Wed, February 10, 2021


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European satellites use simulations to catch the next climate disaster

Once in a generation weather events can appear with little warning, causing damage to infrastructure, putting a strain on healthcare services and often causing a loss of life. As climate change continues to make weather more unpredictable and extreme, simulation is being used to predict the next climate disaster.

A team at Barcelona’s Supercomputing Center are working on complex models that they hope can better detect the next extreme weather event. They are using data collected by European satellites as part of a multibillion-euro project called Destination Earth, which seeks to develop the world’s best digital simulations of Earth.

Europe’s space agency currently has 16 Earth observation satellites in orbit, with another three in development. European scientists are using this resource to find new ways to understand our changing atmosphere and the impact this may have on weather.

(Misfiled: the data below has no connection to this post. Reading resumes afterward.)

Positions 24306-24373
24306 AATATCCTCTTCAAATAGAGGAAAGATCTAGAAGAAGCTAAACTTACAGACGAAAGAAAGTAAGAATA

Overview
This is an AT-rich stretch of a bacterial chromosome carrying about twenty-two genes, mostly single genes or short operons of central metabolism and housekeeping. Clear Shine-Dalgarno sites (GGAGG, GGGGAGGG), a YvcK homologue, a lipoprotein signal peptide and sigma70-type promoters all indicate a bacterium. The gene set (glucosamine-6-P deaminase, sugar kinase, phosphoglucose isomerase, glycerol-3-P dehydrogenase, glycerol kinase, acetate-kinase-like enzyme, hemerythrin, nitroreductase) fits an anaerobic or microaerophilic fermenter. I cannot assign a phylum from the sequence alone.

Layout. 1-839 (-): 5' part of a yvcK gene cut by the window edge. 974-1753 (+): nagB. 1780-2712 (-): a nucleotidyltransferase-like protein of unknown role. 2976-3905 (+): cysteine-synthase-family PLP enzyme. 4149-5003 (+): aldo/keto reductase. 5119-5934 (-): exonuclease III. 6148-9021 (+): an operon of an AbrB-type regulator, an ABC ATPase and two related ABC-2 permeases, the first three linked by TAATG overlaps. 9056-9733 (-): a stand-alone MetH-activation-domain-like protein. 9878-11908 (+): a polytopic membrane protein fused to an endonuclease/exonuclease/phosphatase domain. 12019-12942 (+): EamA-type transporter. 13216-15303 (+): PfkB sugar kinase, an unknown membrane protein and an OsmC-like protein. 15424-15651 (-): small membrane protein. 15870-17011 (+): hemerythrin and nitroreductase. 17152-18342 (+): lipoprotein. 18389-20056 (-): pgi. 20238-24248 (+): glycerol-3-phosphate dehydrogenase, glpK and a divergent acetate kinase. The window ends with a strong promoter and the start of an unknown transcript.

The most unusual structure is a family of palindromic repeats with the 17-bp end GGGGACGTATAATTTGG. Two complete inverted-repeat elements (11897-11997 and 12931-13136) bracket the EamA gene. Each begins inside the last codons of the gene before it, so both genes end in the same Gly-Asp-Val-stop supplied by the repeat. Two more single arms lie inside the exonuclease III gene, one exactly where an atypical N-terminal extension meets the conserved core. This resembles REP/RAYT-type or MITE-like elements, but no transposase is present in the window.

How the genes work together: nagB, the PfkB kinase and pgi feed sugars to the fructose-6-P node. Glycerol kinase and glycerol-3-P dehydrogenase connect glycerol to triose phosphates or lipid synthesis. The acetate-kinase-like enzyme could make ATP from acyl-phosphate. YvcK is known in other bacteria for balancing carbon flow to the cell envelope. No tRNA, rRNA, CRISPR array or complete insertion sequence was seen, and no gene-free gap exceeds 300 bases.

By using artificial intelligence and supercomputers, it is hoped that the first digital-twin simulations of Earth could be ready by 2028. This data would be made public by the European Space agency so that everyone from scientists to farmers can use the data to improve their own simulation models of weather.

The new tool will enable researchers to detect changing patterns within a kilometre, compared to ten square kilometres at present. This will provide scientists with more insight into cloud formation and how oceans transport heat, all of which impact weather.

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